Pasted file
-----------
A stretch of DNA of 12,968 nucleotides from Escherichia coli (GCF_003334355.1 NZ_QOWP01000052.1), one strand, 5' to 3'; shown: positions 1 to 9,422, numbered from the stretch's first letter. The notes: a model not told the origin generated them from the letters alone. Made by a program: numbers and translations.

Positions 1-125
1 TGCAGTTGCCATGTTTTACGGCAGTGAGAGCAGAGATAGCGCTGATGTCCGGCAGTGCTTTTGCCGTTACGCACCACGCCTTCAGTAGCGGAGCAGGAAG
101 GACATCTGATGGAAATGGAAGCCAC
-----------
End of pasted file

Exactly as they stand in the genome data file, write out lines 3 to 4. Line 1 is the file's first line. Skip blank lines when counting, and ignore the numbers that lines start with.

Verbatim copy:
1 TGCAGTTGCCATGTTTTACGGCAGTGAGAGCAGAGATAGCGCTGATGTCCGGCAGTGCTTTTGCCGTTACGCACCACGCCTTCAGTAGCGGAGCAGGAAG
101 GACATCTGATGGAAATGGAAGCCAC